North v. Cuyahoga County, et al
Opinion and Order denying 85 defendants' Motion for costs/expenses (Motion to Be Declared Prevailing Parties and for an Award of Reasonable Attorneys Fees, Nontaxable Expenses, and Taxable Costs, and for Submission of Evidence of Same) Judge Dan A. Polster 9/5/2017(C,KA)
UNITED STATES DISTRICT COURT
NORTHERN DISTRICT OF OHIO
CUYAHOGA COUNTY, et al.,
CASE NO. 1:15-cv-01124-DAP
JUDGE DAN AARON POLSTER
OPINION AND ORDER
The above-captioned case is before the Court on “Defendants’ Motion to Be Declared
‘Prevailing Parties’ and for an Award of Reasonable Attorneys’ Fees, Nontaxable Expenses, and
Taxable Costs, and for Submission of Evidence of Same.” Doc #: 85 [hereinafter “Motion for
With the filing of the Amended Complaint on April 5, 2016, the above-captioned case
included five named defendants: Cuyahoga County, S. Mirolovich, M. Elhalaby, C. Clack, and S.
Hester. Doc #: 21. Each defendant was ultimately dismissed:
On June 13, 2017, North voluntarily dismissed Hester and Elhalaby without
prejudice. Doc ##: 73, 74.
On July 19, 2017, the Court granted summary judgment in favor of Mirolovich.
Doc ##: 78, 79.
On August 14, 2017, the Court granted summary judgment in favor of Cuyahoga
County and Clack. Doc ##: 83, 84.
On August 28, Defendants Cuyahoga County, Elhalaby, Clack, and Hester (collectively,
“County Defendants”) filed the instant Motion for Expenses pursuant to Federal Rule of Civil
Procedure 54(d), 42 U.S.C. § 1988, and 28 U.S.C. § 1927.
II. Legal Standards
“In the United States, the prevailing litigant is ordinarily not entitled to collect a
reasonable attorneys’ fee from the loser.” Alyeska Pipeline Serv. Co. v. Wilderness Soc’y, 421
U.S. 240, 247 (1975). 42 U.S.C. 1988(b) is an exception to this general rule, which provides (as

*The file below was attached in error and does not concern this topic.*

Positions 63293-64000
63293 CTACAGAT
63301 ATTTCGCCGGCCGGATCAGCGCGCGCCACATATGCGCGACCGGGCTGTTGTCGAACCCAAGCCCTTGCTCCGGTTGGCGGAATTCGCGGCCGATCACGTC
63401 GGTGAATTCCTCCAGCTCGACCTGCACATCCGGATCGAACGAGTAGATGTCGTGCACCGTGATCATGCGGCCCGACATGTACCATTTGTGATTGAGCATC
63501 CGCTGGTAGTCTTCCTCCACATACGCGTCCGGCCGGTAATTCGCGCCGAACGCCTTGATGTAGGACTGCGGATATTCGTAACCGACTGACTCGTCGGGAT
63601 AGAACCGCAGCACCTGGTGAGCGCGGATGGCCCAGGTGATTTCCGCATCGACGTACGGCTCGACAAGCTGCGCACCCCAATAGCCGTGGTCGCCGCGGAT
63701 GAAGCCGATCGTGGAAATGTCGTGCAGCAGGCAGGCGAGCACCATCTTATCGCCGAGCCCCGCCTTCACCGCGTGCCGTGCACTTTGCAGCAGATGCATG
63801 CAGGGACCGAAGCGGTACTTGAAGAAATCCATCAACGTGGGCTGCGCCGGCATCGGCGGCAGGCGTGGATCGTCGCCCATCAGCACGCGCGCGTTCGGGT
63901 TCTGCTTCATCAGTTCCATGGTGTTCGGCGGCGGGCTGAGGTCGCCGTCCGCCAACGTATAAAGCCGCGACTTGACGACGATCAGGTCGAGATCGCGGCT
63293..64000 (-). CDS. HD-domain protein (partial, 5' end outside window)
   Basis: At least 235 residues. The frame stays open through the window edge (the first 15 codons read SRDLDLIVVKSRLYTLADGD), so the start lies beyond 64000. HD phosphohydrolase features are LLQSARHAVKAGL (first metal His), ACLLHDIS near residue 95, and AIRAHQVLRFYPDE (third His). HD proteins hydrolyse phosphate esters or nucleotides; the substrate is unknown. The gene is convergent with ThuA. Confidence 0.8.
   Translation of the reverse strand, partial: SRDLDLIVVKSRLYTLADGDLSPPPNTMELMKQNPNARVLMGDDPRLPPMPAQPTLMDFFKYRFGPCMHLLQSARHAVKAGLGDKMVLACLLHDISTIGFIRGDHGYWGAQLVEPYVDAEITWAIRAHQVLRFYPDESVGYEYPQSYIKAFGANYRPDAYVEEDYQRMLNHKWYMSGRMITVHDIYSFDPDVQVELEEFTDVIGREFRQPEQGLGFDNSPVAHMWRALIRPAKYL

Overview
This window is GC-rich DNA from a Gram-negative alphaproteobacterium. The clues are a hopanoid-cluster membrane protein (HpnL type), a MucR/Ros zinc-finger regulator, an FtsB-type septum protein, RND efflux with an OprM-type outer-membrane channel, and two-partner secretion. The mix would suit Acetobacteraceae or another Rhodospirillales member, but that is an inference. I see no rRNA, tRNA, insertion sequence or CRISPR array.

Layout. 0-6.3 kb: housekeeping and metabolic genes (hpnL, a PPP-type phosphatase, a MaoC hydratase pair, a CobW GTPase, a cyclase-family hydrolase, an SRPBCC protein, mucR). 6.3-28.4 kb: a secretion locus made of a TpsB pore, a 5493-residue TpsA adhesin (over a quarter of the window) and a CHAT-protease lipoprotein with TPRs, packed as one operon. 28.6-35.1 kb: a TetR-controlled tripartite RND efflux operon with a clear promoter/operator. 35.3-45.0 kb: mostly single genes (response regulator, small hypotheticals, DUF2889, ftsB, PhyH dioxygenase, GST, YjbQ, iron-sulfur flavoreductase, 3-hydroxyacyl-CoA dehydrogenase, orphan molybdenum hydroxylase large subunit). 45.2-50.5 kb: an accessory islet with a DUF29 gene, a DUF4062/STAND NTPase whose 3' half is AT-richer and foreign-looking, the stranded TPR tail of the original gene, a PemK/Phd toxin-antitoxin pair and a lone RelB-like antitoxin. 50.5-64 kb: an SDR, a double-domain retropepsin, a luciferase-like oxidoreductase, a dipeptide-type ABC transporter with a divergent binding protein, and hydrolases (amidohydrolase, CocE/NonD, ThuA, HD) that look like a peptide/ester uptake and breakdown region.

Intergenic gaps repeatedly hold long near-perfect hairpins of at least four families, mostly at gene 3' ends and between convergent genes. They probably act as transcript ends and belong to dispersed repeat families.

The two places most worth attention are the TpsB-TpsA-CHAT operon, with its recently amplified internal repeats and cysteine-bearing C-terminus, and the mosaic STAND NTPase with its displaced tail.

to § 1983 and certain other statutes), “the court, in its discretion, may allow the prevailing party .
. . a reasonable attorney’s fee as part of the costs.” A party reaches prevailing party status by
obtaining a judgment on the merits or a court-ordered consent decree. Buckhannon Board and
Care Home, Inc. v. West Virginia Dep’t of Health and Human Resources, 532 U.S. 598, 603–04
(2001). While district courts traditionally award attorney’s fees to prevailing plaintiffs in all but
special circumstances, attorneys’ fees may be awarded to prevailing defendants only upon a
finding that the plaintiff’s action was “frivolous, unreasonable, or without foundation, even
though not brought in subjective bad faith.” Smith v. Smythe-Cramer Co., 754 F.2d 180, 182–83
(6th Cir. 1985) (citing Christiansburg Garment Co. v. EEOC, 434 U.S. 412, 421 (1978)). “Yet
because ‘[a]n award of attorney’s fees against a losing plaintiff in a civil rights action is an
extreme sanction,’ it ‘must be limited to truly egregious cases of misconduct.’” Lowery v.
Jefferson Cty. Bd. of Educ., 586 F.3d 427, 437 (6th Cir. 2009) (quoting Jones v. Continental